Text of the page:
A common cornerstone of both the Internet of Things and Internet of Everything concepts is the idea of a future with billions, if not trillions, of connections to the Internet. As the Internet of Everything connects objects, data, people and processes, the future of connected things will not be traditional computers or smartphones. Rather, it may be your refrigerator, or a traffic light, or even a litter box. Basically, anything that can have a status change that will interest someone has the potential to be connected to the Internet in order to alert you to that change.

The idea of being alerted to important information automatically is appealing. After all, if your refrigerator is having a cooling issue and it can send you a text alert, you can save money by taking corrective action before your milk and other products go bad. However, not all of the data generated by the Internet of Everything will be of high value. In fact, most of it will be of little value at all.

The primary issue for you to consider isn’t the way that our things will communicate directly to us the important facts they find. Rather, it is how they will communicate to each other as they identify those important facts. The connected things may very well end up being much more like a gaggle of teenagers than anything else. By that, I mean that they may chatter on incessantly about topics that few others find remotely interesting or important. Just as we grownups filter out the giggling teens at the mall, we will also have to filter out much of the chatter generated by our things.

Let’s consider a highly connected kitchen. I have read of the vision of the refrigerator, cabinets, and even individual products monitoring themselves and letting you know when you need to buy more or when an expiration date is rapidly approaching. Realistically, there will have to be central applications that capture all of the various communications coming from the sensors in the kitchen. Those apps will consolidate the data, identify what alerts are relevant, and send a summary to you as required.

Now imagine a grocery list application that keeps tabs on what you’ve got in stock and how much is left. Periodically, it will have to take a poll to see what the current state of every item is. That will generate a lot of data. However, most of the data will simply be an item stating that nobody has used any more of it and that it is still at the correct temperature. It is clearly important for the grocery list application to receive this information and incorporate it into an updated set of actions for you at the store. However, why in the world would you want to capture and store all of these intermittent communications?

The data generated by such devices will be more massive than we can imagine. If we actually tried to store it all for the long term, we’d have a huge and expensive problem. However, when most of the data has little value to begin with and even less value as time passes, we should not worry about storing it for the long term. The paradigm of capturing and keeping all of the data that we come across will need to change. The ongoing chatter between billions of devices doesn’t need to be recorded in a permanent fashion. After all, do you record or remember every conversation you have? No. We physically record or mentally memorize important conversations or moments and the rest of our verbal communication disappears forever soon after we say it or hear it.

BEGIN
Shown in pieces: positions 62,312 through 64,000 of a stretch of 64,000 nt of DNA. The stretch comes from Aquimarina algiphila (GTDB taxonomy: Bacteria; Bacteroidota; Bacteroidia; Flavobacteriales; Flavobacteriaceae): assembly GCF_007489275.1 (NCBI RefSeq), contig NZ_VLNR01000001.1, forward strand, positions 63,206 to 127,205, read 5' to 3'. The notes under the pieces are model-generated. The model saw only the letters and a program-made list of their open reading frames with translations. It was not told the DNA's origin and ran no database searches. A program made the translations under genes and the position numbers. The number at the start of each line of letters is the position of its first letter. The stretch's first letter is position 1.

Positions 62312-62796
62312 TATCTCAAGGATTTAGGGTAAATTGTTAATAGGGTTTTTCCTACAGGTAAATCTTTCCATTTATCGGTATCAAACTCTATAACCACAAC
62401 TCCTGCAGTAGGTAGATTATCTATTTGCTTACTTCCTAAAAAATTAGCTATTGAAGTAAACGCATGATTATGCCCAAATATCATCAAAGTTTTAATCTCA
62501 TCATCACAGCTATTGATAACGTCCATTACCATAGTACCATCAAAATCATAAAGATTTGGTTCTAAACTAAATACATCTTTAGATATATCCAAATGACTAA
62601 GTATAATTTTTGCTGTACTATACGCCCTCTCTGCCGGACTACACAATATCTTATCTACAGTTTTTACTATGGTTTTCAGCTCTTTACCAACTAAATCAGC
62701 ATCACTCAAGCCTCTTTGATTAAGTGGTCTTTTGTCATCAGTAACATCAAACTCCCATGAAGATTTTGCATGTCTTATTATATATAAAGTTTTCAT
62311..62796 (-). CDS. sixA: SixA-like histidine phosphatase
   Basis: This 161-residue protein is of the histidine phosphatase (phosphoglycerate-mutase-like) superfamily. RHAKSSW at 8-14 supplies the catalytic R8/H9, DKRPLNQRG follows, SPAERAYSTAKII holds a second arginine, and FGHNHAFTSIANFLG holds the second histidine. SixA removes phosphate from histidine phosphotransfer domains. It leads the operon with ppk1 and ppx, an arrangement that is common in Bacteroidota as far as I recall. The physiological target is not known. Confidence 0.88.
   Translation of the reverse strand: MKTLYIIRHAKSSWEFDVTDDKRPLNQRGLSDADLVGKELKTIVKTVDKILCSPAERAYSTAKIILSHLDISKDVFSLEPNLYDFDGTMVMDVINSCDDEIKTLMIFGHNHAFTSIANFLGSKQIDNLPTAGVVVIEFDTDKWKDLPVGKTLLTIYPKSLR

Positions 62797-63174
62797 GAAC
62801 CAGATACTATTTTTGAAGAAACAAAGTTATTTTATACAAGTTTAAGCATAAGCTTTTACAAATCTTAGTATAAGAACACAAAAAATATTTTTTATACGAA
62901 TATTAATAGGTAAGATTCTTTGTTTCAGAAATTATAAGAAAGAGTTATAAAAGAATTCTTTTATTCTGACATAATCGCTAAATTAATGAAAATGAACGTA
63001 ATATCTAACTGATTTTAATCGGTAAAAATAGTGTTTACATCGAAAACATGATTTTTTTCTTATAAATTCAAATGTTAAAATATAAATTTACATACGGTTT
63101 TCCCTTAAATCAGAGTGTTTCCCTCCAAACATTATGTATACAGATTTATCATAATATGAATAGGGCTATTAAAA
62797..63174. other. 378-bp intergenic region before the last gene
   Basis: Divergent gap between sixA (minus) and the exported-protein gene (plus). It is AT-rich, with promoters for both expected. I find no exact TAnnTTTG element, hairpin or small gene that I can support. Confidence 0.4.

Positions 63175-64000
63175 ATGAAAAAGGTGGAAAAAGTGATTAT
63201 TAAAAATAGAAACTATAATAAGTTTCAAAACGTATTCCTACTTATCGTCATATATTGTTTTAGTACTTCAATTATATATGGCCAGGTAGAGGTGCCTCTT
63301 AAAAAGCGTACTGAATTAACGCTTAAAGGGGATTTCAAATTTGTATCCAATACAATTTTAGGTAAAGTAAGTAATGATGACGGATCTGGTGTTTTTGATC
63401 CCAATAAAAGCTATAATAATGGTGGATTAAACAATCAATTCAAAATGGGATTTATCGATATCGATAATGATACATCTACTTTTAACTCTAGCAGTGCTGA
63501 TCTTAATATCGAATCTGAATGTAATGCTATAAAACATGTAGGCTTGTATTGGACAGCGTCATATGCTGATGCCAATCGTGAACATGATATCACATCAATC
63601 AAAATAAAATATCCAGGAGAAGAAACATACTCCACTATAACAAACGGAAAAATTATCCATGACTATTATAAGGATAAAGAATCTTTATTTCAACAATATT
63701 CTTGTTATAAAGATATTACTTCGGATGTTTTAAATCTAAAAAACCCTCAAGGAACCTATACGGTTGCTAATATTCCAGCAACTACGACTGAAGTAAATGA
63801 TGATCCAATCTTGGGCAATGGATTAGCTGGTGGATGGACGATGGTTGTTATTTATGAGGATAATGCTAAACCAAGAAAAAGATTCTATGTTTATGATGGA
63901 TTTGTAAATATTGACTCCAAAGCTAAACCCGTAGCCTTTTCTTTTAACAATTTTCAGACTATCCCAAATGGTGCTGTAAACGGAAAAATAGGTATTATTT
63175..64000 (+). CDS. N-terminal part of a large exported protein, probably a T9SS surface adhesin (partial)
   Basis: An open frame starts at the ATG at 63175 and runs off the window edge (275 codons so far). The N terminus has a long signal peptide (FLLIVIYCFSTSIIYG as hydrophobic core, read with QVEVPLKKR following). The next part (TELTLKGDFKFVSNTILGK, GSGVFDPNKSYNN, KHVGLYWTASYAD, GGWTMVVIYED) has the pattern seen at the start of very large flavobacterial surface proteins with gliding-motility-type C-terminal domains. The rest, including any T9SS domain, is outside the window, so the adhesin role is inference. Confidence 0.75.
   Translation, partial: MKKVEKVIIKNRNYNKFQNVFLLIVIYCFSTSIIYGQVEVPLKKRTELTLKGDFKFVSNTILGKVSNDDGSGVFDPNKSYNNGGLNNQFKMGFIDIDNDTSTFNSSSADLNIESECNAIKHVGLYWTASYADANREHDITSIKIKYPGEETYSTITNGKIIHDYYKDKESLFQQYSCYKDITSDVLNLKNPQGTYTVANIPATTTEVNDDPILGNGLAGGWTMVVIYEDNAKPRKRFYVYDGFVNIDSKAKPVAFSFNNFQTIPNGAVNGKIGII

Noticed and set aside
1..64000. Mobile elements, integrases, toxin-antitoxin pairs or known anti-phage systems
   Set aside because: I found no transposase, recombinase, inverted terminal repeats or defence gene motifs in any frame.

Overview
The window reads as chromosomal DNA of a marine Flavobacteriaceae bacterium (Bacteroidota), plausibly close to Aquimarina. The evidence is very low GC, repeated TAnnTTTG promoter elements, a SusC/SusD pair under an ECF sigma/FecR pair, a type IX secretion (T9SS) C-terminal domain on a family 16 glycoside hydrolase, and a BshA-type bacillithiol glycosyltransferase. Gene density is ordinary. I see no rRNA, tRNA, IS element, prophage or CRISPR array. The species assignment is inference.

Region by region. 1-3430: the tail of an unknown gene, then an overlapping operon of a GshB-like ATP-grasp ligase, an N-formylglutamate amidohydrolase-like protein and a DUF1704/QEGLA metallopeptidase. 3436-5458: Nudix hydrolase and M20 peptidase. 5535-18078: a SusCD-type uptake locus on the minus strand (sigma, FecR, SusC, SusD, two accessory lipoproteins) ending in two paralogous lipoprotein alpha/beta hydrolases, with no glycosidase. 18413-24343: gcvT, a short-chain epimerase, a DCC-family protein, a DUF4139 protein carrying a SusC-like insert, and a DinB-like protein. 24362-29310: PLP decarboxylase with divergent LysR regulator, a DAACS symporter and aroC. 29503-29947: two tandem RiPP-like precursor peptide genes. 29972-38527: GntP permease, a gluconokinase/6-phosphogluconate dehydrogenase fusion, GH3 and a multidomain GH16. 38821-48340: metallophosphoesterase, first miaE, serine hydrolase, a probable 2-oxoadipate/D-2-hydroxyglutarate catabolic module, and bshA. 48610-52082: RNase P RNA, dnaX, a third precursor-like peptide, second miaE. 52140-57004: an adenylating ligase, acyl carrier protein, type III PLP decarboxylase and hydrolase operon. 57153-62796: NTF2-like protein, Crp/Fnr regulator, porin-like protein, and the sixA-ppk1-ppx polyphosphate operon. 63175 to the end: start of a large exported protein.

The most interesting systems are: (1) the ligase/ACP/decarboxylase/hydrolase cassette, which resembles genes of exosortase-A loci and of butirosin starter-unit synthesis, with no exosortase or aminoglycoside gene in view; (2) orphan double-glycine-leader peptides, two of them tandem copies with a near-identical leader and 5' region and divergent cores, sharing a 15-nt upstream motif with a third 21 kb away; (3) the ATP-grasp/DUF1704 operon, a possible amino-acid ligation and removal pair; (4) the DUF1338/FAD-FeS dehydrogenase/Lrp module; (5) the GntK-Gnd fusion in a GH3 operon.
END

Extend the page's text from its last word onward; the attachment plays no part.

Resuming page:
In order to be cost effective and avoid overwhelming ourselves with useless data, we’ll need to aggressively filter the data generated by the Internet of Everything. If we apply reasonable filters that determine what we bother to store at all, and for how long we store it when we do, we can cut down the amount of data we deal with by orders of magnitude. Masses of data may be created and transmitted. But, much of that is done in very small batches of very small messages between things. The scale of the individual messages between things isn’t an issue at all. It is only in the aggregate that it becomes problematic.

As the Internet of Everything continues to evolve, the identification of what’s actually important will be a critical step in the process of generating meaningful analytics. You probably don’t remember or record the conversation you had with your spouse about what should have been on the grocery list two months ago. Why in the world, then, would you care to keep a record of the conversation that the things in your kitchen had as they help you put a list together? We let much teenage chatter go in one ear and out the other. Plan to do the same with much of the data generated by the Internet of Everything.

Bill Franks is Chief Analytics Officer for Teradata, providing insight on trends in the analytics & big data space and helping clients understand how Teradata and its analytic partners can support their efforts.  In addition, Bill is a faculty member of the International Institute for Analytics and the author of the book Taming The Big Data Tidal Wave (John Wiley & Sons, Inc., April, 2012).  He is also an active speaker and blogger.  Bill’s focus has always been to help translate complex analytics into terms that business users can understand and to then help an organization implement the results effectively within their processes.  His work has spanned clients in a variety of industries for companies ranging in size from Fortune 100 companies to small non-profit organizations.  You can learn more about Bill at http://www.bill-franks.com.



Bill Franks

Chief Analytics Officer for Teradata,